Magnus shook his head. “Luck isn’t usually so common. Valiar Marcus was meant to die at that meeting. But he survived.”
“So did I,” Tavi said quietly. And after a moment, he added, in a neutral voice, “And so did you.”
Magnus blinked at him. “I was still talking to the town’s militia tribune.”
“Quite fortunate,” Tavi said. “Don’t you think?”

Magnus stared for a second, then gave Tavi an approving smile. “That’s a smart way to think, sir. It’s what you need in this business.”

Tavi grunted. “I’m still not sure I’m ready.”

“You’re as ready as any Third Subtribune Logistica would be,” Magnus said. “And better able than most, believe me. The Legion has enough veterans to
p. 246
know its business. You just need to look calm, confident, and intelligent and try not to lead anyone into any ambushes.”

Tavi glanced around him, at the ruins of the tent. His mouth twisted bitterly. It was just then that the crows flooded by overhead, a raucously cawing mass of the carrion birds, thousands of them, sweeping over the Tiber and the Elinarch toward the southwest. They flew by for a solid two minutes, at least, and when a ripple of scarlet lightning went through the clouds overhead, Tavi could see them, wings and beaks and tail feathers of solid black against the red, moving together in a nearly solid mass that almost seemed to be a creature in its own right.

Then they were gone, and neither one of the Cursors on the storm-wracked ground spoke. The crows always knew when a battle was brewing. They knew how to find and feast upon those who would fall.

Magnus sighed after a few seconds more. “You need to shave, sir.”

“I’m busy,” Tavi said.

“Did you ever see Captain Miles unshaven?” Magnus asked quietly. “Or Cyril? It’s what legionares will expect. It’s reassuring. You need to give them that. Take care of your hands, too.”

Tavi stared at him for a second, then let out a slow breath. “All right.”

“For the record, I strongly disagree with your decision regarding Antillus Crassus. He should be imprisoned with the other suspects.”

“You weren’t there,” Tavi said. “You didn’t see his eyes.”

“Everyone can be lied to. Even you.”

“Yes,” Tavi said. “But he wasn’t lying to me tonight.” Tavi shook his head. “Had he been into some kind of plot with his mother, he’d have left with her. He stayed. Confronted me directly. I’m not sure how intelligent he is, but he isn’t a traitor, Magnus.”

“All the same, until we know what further damage his mother might wreak—”

“We don’t know for certain she was involved,” Tavi said quietly. “Until we do, we should be careful with our words.” Magnus didn’t look happy about it, but he nodded. “Besides. Crassus is likely the most powerful furycrafter we have left in the Legion, apart from Maximus, and he’s the one who has been training with the Knights Pisces. He’s the only choice to lead them.”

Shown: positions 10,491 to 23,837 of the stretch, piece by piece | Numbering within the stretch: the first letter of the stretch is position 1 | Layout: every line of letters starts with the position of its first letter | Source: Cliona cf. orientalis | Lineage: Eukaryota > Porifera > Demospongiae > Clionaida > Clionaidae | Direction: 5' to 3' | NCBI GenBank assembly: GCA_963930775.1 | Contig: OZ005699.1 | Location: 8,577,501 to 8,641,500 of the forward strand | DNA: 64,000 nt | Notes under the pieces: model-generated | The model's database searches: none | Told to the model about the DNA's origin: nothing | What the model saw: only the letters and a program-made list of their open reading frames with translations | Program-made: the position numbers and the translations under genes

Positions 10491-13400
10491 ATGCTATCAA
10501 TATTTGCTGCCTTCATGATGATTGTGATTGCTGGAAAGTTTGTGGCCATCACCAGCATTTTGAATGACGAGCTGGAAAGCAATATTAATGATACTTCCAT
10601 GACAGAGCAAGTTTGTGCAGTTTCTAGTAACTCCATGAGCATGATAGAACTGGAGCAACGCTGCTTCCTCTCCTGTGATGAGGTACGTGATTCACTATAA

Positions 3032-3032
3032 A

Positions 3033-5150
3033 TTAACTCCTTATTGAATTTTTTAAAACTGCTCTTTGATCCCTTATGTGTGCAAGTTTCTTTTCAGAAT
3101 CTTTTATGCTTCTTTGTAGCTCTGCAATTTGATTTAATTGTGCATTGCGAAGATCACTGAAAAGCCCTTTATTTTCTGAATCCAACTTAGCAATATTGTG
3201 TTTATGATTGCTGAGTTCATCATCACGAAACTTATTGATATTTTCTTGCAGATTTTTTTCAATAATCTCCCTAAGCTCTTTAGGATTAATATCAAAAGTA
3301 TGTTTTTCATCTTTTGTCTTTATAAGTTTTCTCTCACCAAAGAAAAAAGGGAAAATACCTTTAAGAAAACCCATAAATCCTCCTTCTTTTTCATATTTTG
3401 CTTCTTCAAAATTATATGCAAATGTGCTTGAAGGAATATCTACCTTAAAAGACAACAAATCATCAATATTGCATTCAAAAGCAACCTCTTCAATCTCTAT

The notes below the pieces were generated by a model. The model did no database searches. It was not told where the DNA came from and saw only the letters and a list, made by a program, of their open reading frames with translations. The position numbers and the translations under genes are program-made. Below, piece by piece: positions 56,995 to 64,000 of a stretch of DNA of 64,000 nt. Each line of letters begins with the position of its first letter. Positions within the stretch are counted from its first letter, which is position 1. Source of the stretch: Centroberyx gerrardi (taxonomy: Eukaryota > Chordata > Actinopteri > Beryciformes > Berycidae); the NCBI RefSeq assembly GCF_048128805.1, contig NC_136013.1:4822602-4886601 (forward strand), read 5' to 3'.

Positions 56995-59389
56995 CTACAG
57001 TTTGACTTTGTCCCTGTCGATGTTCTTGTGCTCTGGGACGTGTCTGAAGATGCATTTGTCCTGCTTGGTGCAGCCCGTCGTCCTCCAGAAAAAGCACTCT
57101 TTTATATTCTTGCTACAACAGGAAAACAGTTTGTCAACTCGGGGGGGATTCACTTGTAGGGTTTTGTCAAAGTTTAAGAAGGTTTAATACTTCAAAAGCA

“He’ll be in a position to ruin anything this Legion attempts to accomplish if you’re wrong, sir.”

“I’m not.”

Magnus pressed his lips together, then shook his head and sighed. He drew a small case out from behind a mound of lightning-tortured earth, and opened it,
p. 247
revealing a small shaving kit and a covered bowl. He opened it to reveal steaming water. “Maximus should be back shortly. You clean up,” he said. “I’ll find you a proper cavalry weapon.”

“I’m going to look, not fight,” Tavi said.
“Of course, sir,” Magnus said, handing him the kit. “I assume you prefer a sword to a mace.”
“Yes,” Tavi said, taking the kit.

Magnus paused, and said, “Sir. I think you should consider appointing a small number of
singulares
.”

“Captain Cyril didn’t use any bodyguards.”
“No,” Magnus said, his tone pointed. “He didn’t.”
 

 

Chapter 31

 

 

Tavi knew that the enemy was near when he saw the first massive, wheeling flights of crows, circling and swooping around columns of black smoke.

The sun rose behind them as they followed the Tiber toward the harbor town of Founderport, almost twenty miles from the Elinarch. Tavi rode with Max at the head of an alae of cavalry, two hundred strong, while the second alae, mostly made up of the more experienced troops, had been broken into eight-man divisions that moved in a loose line through the hills south of the Tiber, marking terrain and, together with the swift-moving scouts, searching for the enemy.

As the sun rose, it lit the gloomy and unnatural cloud cover overhead, and as the ruddy light finally fell through the low, undulating hills around the river, it revealed points of black smoke rolling up in the broad river valley. Tavi nodded to Max, who ordered the column to a halt. He and Tavi walked forward, to the crest of the next hill, and looked down. Max lifted his hands, bending the air between them, and let out a low, pained grunt.

BOOK: Cursor's Fury